TORONTO — Canada announced that it plans to reduce its greenhouse gas emissions by 30 percent below 2005 levels by 2030 amid international efforts to create a new framework for addressing climate change.

Prime Minister Stephen Harper’s Conservative government said Friday it formally submitted its target to the United Nations Framework Convention on Climate Change ahead of the major climate change conference in Paris in December.

The U.S. has committed to a 26 percent to 28 percent cut by 2025 from 2005 levels. The EU has a target of 35 percent below 2005 levels by 2030. Japan is proposing to cut its greenhouse gas emissions by up to 26 percent by 2030. China, the world’s largest emitter, has not officially filed its target yet, but China did set a target for the country’s emissions to peak by 2030 in an announcement with the U.S. last November.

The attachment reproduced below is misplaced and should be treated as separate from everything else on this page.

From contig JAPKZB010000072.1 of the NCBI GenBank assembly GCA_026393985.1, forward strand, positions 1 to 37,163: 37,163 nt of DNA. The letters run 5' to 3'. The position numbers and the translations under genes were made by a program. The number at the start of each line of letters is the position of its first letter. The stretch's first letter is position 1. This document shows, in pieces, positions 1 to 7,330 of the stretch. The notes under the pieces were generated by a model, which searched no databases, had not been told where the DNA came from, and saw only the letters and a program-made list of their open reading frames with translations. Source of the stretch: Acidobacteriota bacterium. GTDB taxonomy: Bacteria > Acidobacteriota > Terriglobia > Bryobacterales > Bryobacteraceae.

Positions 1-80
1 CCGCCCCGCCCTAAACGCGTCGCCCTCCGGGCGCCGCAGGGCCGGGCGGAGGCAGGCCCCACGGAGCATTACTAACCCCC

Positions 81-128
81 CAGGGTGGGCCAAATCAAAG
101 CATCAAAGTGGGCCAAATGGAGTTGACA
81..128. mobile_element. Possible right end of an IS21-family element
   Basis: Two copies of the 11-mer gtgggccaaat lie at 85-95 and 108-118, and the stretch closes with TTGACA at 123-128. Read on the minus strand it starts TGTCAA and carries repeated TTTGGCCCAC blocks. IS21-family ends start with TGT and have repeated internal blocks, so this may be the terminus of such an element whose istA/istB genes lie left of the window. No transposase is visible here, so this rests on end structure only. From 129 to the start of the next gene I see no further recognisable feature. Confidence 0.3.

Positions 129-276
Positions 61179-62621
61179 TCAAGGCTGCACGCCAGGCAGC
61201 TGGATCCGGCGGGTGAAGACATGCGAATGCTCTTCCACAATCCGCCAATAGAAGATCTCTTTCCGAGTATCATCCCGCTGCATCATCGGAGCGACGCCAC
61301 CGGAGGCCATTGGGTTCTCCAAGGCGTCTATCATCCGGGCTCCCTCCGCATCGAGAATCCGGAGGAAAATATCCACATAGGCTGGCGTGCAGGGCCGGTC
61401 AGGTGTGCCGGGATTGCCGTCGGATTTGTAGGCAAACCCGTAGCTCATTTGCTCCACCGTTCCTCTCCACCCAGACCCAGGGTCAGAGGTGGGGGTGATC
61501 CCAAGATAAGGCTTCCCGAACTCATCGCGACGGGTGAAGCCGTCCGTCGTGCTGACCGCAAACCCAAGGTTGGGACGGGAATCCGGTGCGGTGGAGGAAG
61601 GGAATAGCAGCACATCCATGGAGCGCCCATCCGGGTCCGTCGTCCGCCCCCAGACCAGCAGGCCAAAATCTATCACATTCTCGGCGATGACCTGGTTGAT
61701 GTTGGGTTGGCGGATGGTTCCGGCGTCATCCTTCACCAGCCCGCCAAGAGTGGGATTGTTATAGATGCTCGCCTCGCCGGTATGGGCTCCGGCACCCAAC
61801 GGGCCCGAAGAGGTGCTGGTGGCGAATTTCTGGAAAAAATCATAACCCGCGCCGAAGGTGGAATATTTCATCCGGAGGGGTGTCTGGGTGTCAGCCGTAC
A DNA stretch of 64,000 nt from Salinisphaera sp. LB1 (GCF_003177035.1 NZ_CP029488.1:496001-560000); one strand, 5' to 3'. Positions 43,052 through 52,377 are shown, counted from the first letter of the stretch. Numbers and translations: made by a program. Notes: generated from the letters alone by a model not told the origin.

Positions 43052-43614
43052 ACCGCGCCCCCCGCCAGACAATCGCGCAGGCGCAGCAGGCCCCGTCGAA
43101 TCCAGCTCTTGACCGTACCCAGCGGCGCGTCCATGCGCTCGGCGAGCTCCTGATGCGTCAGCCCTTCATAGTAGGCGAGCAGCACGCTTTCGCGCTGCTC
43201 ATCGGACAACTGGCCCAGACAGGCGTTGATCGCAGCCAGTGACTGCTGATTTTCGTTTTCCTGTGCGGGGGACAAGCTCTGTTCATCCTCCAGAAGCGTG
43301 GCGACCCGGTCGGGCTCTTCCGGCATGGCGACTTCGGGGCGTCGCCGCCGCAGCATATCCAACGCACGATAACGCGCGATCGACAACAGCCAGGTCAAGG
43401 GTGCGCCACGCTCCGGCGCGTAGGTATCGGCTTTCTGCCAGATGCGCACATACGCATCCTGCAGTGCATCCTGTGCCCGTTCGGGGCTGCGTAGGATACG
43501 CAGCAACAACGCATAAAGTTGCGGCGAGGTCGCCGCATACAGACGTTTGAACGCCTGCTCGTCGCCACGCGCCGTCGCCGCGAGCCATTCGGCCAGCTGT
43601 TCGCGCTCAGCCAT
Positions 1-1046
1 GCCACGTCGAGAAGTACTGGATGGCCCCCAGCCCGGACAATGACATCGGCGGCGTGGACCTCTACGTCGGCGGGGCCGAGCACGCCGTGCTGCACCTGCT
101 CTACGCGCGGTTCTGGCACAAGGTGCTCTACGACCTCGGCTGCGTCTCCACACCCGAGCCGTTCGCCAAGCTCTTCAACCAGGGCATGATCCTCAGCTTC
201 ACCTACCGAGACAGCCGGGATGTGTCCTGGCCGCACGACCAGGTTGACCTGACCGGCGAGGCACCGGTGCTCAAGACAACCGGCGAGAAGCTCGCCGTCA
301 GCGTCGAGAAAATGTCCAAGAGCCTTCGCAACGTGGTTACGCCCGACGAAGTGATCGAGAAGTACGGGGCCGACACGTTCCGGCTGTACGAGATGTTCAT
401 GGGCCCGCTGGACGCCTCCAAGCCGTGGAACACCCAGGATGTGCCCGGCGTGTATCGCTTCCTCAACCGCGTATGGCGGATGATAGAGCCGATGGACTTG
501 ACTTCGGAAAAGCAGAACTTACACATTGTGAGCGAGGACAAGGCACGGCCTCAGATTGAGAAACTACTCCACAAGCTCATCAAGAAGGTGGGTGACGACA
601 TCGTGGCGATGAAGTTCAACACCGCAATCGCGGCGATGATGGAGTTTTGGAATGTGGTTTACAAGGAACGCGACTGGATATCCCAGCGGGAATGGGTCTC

A new international framework replacing the 1997 Kyoto Protocol is to be discussed at the Paris conference. The anti-global warming treaty has been largely ineffective because only rich countries were required to limit their emissions. Poorer countries have been reluctant to commit in a new framework.

Harper pulled Canada out of the Kyoto Protocol in 2011, saying the accord would not help solve the climate crisis. That dealt a blow to the treaty, which had not been formally renounced by any other country.

The U.S. never signed up.

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